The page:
# Handbook of Mathematical Functions by Gisselle Eagle, Gabriella Durand By Gisselle Eagle, Gabriella Durand

Desk of Contents:
Chapter 1 – advent to Function
Chapter 2 – Inverse Function
Chapter three – specific features & Implicit and particular Functions
Chapter four – functionality Composition
Chapter five – non-stop Function
Chapter 7 – Algebraic Function
Chapter eight – Analytic Function
Chapter nine – thoroughly Multiplicative functionality and Concave Function
Chapter 10 – Convex Function
Chapter eleven – Differentiable Function
Chapter 12 – basic functionality and whole Function
Chapter thirteen – Even and atypical Functions
Chapter 14 – Harmonic Function
Chapter 15 – Holomorphic Function
Chapter sixteen – Homogeneous Function
Chapter 17 – Indicator Function
Chapter 18 – Injective Function
Chapter 19 – Measurable functionality

Similar mathematics books

Calculus II For Dummies (2nd Edition)

An easy-to-understand primer on complex calculus topics

Calculus II is a prerequisite for plenty of well known collage majors, together with pre-med, engineering, and physics. Calculus II For Dummies deals professional guide, suggestion, and the right way to aid moment semester calculus scholars get a deal with at the topic and ace their exams.

It covers intermediate calculus themes in undeniable English, that includes in-depth assurance of integration, together with substitution, integration innovations and while to take advantage of them, approximate integration, and flawed integrals. This hands-on consultant additionally covers sequences and sequence, with introductions to multivariable calculus, differential equations, and numerical research. better of all, it contains sensible workouts designed to simplify and increase realizing of this advanced subject.

creation to integration
Indefinite integrals
Intermediate Integration issues
limitless sequence
complicated subject matters
perform exercises

Confounded through curves? at a loss for words through polynomials? This plain-English advisor to Calculus II will set you straight!

Didactics of Mathematics as a Scientific Discipline

This booklet describes the cutting-edge in a brand new department of technology. the elemental concept was once to begin from a normal standpoint on didactics of arithmetic, to spot sure subdisciplines, and to signify an total constitution or "topology" of the sphere of analysis of didactics of arithmetic. the amount presents a pattern of 30 unique contributions from 10 diverse nations.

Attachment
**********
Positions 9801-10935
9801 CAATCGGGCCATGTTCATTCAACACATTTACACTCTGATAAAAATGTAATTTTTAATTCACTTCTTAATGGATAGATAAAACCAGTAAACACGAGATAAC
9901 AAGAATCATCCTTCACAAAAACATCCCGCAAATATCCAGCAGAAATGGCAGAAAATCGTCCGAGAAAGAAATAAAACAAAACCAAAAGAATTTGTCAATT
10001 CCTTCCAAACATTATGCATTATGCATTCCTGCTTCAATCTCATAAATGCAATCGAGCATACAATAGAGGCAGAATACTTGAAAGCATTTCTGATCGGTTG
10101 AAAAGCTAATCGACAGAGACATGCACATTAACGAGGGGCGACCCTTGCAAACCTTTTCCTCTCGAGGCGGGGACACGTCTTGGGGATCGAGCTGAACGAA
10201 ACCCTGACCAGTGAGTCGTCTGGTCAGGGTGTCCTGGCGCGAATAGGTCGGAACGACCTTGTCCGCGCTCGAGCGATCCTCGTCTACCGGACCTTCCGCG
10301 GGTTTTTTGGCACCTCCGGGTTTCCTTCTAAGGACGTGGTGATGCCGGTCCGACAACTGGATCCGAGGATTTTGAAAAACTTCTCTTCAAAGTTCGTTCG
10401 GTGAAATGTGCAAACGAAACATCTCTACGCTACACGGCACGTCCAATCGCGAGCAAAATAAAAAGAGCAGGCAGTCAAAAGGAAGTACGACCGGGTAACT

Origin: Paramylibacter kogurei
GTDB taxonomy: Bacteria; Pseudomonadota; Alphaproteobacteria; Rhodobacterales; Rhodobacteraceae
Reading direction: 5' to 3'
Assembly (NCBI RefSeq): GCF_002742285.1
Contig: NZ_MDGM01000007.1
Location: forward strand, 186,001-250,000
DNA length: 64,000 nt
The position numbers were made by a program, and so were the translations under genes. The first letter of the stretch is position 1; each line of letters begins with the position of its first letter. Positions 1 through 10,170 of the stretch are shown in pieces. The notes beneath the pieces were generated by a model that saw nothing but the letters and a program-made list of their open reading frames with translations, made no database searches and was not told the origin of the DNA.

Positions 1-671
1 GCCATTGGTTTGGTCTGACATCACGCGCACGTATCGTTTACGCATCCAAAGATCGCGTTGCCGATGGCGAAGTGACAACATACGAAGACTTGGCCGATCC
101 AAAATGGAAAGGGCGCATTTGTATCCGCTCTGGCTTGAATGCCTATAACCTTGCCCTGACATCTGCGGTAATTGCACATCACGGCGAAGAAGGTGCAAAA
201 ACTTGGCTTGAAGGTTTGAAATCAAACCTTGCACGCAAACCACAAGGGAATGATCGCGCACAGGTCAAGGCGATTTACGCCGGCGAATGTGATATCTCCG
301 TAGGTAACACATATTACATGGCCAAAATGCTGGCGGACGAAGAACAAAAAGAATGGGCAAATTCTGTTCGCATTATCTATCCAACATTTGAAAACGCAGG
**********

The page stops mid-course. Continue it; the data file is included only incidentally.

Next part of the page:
Additional resources for Handbook of Mathematical Functions

Sample text

Preimages If ƒ: X → Y is any function (not necessarily invertible), the preimage (or inverse image) of an element y ∈ Y is the set of all elements of X that map to y: The preimage of y can be thought of as the image of y under the (multivalued) full inverse of the function f. Similarly, if S is any subset of Y, the preimage of S is the set of all elements of X that map to S: For example, take a function ƒ: R → R, where ƒ: x → x2. This function is not invertible for reasons discussed above. Yet preimages may be defined for subsets of the codomain: The preimage of a single element y ∈ Y – a singleton set {y} – is sometimes called the fiber of y.

Facts about continuous functions If two functions f and g are continuous, then f + g, fg, and f/g are continuous. (Note. The only possible points x of discontinuity of f/g are the solutions of the equation g(x) = 0; but then any such x does not belong to the domain of the function f/g. ) The composition f o g of two continuous functions is continuous. If a function is differentiable at some point c of its domain, then it is also continuous at c. The converse is not true: a function that is continuous at c need not be differentiable there.

If the function ƒ is differentiable, then the inverse ƒ−1 will be differentiable as long as ƒ′(x) ≠ 0. The derivative of the inverse is given by the inverse function theorem: If we set x = ƒ–1(y), then the formula above can be written This result follows from the chain rule. The inverse function theorem can be generalized to functions of several variables. Specifically, a differentiable function ƒ: Rn → Rn is invertible in a neighborhood of a point p as long as the Jacobian matrix of ƒ at p is invertible.